Another disaster waiting to happen to the Russian economy is related to outdated industry and the decline of domestic engineering. At present, institutions of higher education produce mainly operational engineers trained to maintain tools and machines. What’s more, even the limited innovative potential of Russian engineers is not needed by Russian industry.
Furthermore, it cannot be ruled out that in the near future Russia will launch a massive programme to introduce robotic automation and artificial intelligence. All the more since it fits in perfectly with the desire to modernize and digitalize the national economy repeatedly spoken of by the Russian leadership. Because of the lack of a strong trade union movement and the prevalence of hybrid and grey forms of employment, labour automation could lead to much more severe social consequences in Russia than in Western countries. Finally, it is entirely possible that the catch-me-if-you-can nature of such modernization will result in Russia introducing more primitive technologies than in more developed countries. Editor-in-Chief of Russia in Global Affairs magazine and RIAC Member Fyodor Lukyanov cleverly described a similar scenario in his article.
Saving the Rank and File
Ways to reduce the social consequences of labour automation have long been at the heart discussions surrounding the Fourth Industrial Revolution and the development of AI. The Robot Tax is one measure being considered. Microsoft Founder Bill Gates supports the idea and has proposed collecting income tax and social payments on robot labour to slow down the pace of automation. “Right now, the human worker who does, say, $50,000 worth of work in a factory, that income is taxed and you get income tax, social security tax, all those things. If a robot comes in to do the same thing, you’d think that we’d tax the robot at a similar level,” he declared in an interview for the Internet publication Quartz. It is his opinion that the funds received from payments of this sort should be used by governments to create social security systems for those who have lost their jobs as a result of automation.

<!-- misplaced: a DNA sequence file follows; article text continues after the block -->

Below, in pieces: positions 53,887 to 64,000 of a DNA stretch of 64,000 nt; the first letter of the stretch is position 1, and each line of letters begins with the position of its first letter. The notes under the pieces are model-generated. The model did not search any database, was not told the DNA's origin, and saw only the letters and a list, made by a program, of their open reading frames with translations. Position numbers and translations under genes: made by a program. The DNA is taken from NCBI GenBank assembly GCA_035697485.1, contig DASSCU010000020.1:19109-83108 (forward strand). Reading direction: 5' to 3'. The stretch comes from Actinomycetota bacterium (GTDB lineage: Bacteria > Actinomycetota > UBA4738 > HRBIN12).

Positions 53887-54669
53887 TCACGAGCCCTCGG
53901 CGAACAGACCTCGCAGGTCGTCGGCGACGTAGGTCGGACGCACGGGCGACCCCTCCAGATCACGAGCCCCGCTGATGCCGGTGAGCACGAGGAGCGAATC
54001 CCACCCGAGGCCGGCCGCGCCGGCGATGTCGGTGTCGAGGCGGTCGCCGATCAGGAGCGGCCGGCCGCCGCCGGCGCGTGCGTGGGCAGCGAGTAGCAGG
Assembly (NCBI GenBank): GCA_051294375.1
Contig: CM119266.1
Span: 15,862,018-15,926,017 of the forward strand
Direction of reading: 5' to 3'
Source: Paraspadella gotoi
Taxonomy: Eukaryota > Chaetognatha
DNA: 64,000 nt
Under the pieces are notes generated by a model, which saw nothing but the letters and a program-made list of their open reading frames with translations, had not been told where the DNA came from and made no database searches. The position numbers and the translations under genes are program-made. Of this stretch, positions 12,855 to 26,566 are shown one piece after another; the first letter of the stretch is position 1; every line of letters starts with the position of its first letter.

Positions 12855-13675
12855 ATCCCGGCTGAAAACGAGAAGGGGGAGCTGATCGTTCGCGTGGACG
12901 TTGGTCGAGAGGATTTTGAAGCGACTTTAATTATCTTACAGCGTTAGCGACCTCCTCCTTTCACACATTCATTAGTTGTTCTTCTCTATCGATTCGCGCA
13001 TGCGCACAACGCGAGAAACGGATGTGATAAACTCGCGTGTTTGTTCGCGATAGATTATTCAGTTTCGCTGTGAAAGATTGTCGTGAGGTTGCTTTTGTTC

The first country to resort to this measure is South Korea, which introduced an indirect tax on robots in August 2017. The European Union also discussed the introduction of a similar tax, though the clause proposed by Progressive Alliance of Socialists and Democrats Representative Mady Delvaux was rejected by the European Parliament was rejected by the European Parliament because it could slow the development of innovations. At the same time, the parliament approved the resolution itself, which calls for granting robots the status of legal entities.
A universal basic income could also soften the effect of rising unemployment and inequality. Elon Musk supports the initiative together with numerous other businessmen and experts. At the same time, a lack of work to afford one the opportunity to fulfil one’s potential poses a significant social risk. Significant unemployment, even in the absence of poverty, can contribute to the marginalization of the population and the growth of crime – the first jobs to go are those of low-skilled employees, who are unlikely to spend all of their permanent free time engaged in yoga and self-improvement activities.
Possible ways of mitigating the consequences of the upcoming restructuring of the world economy include a change in the nature of employment. Technological changes and expanding access to the Internet allow more and more people to work remotely. Thus, some of those who lose their jobs will be able to find themselves a place in the new economy without having to change their place of residence.
Some believe that automation will increase and not reduce the total number of jobs by accelerating the pace of economic development over the long term. Amazon is one example of how automation has not resulted in staff reduction. While increasing the number of robots employed in its warehouses from 1,400 to 45,000, it has managed to retain the same number of jobs. It has also been noted that automation is becoming increasingly necessary due to a decrease in the working-age population (primarily in developed countries).